Prof. Dr. Etienne Barnard (North-West University, South Africa) gave an invited talk on Fri 09 May 2014, 14.30-15.30h, Intertain Lab Network Institute (WN-S111).
Etienne Barnard is a partner in a research collaboration between South-Africa and the Network Institute of VU, specifically the W4RA program (Web Alliance for Regreening in Africa, www.w4ra.org). This invited talk is also part of the lecture programme of the ICT4D Master Course given by the VU Computer Science Department, and has been made possible by VU’s International Office.
Speech technology for African languages: opportunities, challenges and recent progress in the web to lead every growing tech and internet world.
Services that use speech technology, such as automated personal assistants and directory-enquiry services, are becoming commonplace in the developed world. In Africa, where literacy and the availability of information sources are significant issues, the potential impact of speech technology seems even greater. I will analyze this potential with reference to a number of usage scenarios, and then discuss the obstacles that have prevented it from being realized to date – obstacles which range from the lack of appropriate physical infrastructure to deficiencies in basic linguistic knowledge. Finally, I will describe recent initiatives that have started to address several of these issues, including international collaborations such as the VOICES and Babel projects.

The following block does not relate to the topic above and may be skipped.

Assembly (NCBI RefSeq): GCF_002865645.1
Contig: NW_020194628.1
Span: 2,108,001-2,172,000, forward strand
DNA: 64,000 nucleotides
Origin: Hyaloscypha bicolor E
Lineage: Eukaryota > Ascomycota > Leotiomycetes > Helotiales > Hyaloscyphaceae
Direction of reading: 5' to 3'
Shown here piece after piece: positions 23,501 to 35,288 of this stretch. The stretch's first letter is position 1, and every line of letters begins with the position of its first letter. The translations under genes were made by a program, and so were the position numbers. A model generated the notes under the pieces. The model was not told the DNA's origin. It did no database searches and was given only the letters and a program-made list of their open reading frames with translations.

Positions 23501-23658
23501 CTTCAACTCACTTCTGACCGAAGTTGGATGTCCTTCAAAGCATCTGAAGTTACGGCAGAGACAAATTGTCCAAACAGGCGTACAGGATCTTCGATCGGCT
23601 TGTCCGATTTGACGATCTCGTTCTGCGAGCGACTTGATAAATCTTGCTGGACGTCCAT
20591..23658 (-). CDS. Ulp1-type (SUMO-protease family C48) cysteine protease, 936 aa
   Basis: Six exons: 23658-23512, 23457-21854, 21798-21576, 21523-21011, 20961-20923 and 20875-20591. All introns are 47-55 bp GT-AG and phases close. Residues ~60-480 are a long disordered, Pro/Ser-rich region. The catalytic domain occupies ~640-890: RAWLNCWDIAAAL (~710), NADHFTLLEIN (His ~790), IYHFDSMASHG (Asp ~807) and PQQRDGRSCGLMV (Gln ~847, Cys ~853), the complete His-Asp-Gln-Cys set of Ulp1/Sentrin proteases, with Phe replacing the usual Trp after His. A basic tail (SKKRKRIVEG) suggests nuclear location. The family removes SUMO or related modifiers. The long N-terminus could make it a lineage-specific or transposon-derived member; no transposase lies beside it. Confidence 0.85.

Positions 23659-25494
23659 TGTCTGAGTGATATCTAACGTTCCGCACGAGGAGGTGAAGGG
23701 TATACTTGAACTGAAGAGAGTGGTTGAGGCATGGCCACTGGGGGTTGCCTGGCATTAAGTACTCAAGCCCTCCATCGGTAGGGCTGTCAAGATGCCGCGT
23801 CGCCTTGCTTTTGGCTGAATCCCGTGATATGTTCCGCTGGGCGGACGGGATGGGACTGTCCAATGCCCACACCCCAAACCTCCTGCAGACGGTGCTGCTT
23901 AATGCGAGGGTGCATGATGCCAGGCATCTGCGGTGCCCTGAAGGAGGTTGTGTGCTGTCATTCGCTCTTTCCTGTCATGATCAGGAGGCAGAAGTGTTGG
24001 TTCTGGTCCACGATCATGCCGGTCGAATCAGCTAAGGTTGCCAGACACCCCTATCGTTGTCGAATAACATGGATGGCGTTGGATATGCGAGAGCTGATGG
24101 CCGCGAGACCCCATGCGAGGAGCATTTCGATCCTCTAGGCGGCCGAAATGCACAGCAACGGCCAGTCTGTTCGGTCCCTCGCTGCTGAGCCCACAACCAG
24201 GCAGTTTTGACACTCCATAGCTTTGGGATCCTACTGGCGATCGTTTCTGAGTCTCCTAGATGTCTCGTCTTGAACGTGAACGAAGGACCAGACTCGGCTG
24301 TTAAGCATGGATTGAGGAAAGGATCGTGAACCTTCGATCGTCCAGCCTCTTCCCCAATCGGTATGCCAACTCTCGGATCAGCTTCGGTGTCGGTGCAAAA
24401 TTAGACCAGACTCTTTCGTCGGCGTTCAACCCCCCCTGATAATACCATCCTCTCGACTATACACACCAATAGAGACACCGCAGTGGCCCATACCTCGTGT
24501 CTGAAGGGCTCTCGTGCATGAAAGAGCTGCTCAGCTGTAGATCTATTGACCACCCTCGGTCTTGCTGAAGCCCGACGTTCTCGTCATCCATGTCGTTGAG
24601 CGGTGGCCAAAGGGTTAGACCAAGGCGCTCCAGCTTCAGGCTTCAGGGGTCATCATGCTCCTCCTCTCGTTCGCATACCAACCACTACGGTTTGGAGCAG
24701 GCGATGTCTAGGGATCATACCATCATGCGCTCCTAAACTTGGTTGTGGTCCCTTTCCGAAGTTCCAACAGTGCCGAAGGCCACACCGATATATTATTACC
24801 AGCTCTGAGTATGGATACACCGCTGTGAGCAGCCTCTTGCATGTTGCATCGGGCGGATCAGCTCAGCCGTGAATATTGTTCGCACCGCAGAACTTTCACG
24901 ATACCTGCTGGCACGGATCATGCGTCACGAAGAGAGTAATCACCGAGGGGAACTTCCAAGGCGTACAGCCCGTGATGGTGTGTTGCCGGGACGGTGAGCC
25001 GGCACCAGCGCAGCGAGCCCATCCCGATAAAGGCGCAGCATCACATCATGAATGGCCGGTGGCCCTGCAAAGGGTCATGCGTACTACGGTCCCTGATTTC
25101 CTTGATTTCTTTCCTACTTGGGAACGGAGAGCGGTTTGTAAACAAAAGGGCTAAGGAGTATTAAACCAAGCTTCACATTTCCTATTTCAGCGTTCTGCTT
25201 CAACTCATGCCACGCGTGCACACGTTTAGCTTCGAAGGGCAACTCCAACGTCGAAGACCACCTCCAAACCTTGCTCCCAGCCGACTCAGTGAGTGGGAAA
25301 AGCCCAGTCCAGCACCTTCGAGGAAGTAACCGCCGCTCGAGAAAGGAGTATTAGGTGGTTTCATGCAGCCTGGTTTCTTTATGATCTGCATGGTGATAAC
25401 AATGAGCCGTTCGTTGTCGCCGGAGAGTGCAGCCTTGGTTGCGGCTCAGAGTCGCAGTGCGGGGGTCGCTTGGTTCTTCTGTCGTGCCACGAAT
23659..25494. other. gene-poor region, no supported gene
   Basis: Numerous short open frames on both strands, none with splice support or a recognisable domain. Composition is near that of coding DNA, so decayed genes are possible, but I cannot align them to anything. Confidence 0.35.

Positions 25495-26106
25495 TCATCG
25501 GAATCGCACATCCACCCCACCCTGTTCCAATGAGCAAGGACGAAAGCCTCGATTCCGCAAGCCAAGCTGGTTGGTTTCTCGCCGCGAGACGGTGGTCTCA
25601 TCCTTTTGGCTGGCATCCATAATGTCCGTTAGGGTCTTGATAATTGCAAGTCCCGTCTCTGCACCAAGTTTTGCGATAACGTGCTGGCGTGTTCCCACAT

Etienne Barnard is a Research Professor at North-West University, South-Africa. He obtained his Ph. D. in Electrical and Computer Engineering from Carnegie Mellon University in 1989, writing his thesis on “Neural Networks for Scene Analysis”. He has since then been active in research and development in pattern recognition and speech processing. He has held a number of academic positions, and has also worked in industry. Barnard has co-authored more than 200 refereed scientific publications, on topics including computer holography, neural networks, language identification, speech recognition and human-computer interaction. He holds a number of international patents in speech processing, and is a past Associate Editor of the IEEE Transactions on Neural Networks. http://www.nwu.ac.za/profile/etienne_barnard